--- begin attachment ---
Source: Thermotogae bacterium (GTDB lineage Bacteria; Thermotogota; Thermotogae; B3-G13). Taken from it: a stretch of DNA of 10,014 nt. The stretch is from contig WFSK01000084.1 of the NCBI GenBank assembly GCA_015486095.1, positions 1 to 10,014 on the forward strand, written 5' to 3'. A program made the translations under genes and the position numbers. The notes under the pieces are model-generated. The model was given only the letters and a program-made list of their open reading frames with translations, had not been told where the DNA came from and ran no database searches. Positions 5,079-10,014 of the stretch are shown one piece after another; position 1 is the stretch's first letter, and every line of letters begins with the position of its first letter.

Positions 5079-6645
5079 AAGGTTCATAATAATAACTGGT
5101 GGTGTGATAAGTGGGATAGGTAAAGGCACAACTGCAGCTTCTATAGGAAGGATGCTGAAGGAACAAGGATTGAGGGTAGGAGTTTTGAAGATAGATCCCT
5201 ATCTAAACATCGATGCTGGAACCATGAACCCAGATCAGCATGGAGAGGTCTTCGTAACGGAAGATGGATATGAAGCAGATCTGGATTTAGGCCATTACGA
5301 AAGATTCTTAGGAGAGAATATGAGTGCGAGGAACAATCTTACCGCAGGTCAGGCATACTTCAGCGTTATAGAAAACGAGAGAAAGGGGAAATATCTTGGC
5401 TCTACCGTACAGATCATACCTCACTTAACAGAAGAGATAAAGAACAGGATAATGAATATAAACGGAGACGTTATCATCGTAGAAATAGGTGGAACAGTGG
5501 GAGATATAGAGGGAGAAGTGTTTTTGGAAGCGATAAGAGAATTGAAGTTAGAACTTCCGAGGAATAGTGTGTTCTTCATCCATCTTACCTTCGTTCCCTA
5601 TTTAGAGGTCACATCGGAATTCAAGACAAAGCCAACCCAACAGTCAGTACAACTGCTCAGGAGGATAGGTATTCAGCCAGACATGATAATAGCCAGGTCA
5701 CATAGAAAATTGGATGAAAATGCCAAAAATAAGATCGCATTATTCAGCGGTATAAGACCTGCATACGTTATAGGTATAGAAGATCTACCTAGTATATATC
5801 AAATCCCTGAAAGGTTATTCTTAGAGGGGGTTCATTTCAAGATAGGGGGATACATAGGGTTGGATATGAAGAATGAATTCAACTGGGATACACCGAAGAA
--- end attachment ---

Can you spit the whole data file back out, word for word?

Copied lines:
Source: Thermotogae bacterium (GTDB lineage Bacteria; Thermotogota; Thermotogae; B3-G13). Taken from it: a stretch of DNA of 10,014 nt. The stretch is from contig WFSK01000084.1 of the NCBI GenBank assembly GCA_015486095.1, positions 1 to 10,014 on the forward strand, written 5' to 3'. A program made the translations under genes and the position numbers. The notes under the pieces are model-generated. The model was given only the letters and a program-made list of their open reading frames with translations, had not been told where the DNA came from and ran no database searches. Positions 5,079-10,014 of the stretch are shown one piece after another; position 1 is the stretch's first letter, and every line of letters begins with the position of its first letter.

Positions 5079-6645
5079 AAGGTTCATAATAATAACTGGT
5101 GGTGTGATAAGTGGGATAGGTAAAGGCACAACTGCAGCTTCTATAGGAAGGATGCTGAAGGAACAAGGATTGAGGGTAGGAGTTTTGAAGATAGATCCCT
5201 ATCTAAACATCGATGCTGGAACCATGAACCCAGATCAGCATGGAGAGGTCTTCGTAACGGAAGATGGATATGAAGCAGATCTGGATTTAGGCCATTACGA
5301 AAGATTCTTAGGAGAGAATATGAGTGCGAGGAACAATCTTACCGCAGGTCAGGCATACTTCAGCGTTATAGAAAACGAGAGAAAGGGGAAATATCTTGGC
5401 TCTACCGTACAGATCATACCTCACTTAACAGAAGAGATAAAGAACAGGATAATGAATATAAACGGAGACGTTATCATCGTAGAAATAGGTGGAACAGTGG
5501 GAGATATAGAGGGAGAAGTGTTTTTGGAAGCGATAAGAGAATTGAAGTTAGAACTTCCGAGGAATAGTGTGTTCTTCATCCATCTTACCTTCGTTCCCTA
5601 TTTAGAGGTCACATCGGAATTCAAGACAAAGCCAACCCAACAGTCAGTACAACTGCTCAGGAGGATAGGTATTCAGCCAGACATGATAATAGCCAGGTCA
5701 CATAGAAAATTGGATGAAAATGCCAAAAATAAGATCGCATTATTCAGCGGTATAAGACCTGCATACGTTATAGGTATAGAAGATCTACCTAGTATATATC
5801 AAATCCCTGAAAGGTTATTCTTAGAGGGGGTTCATTTCAAGATAGGGGGATACATAGGGTTGGATATGAAGAATGAATTCAACTGGGATACACCGAAGAA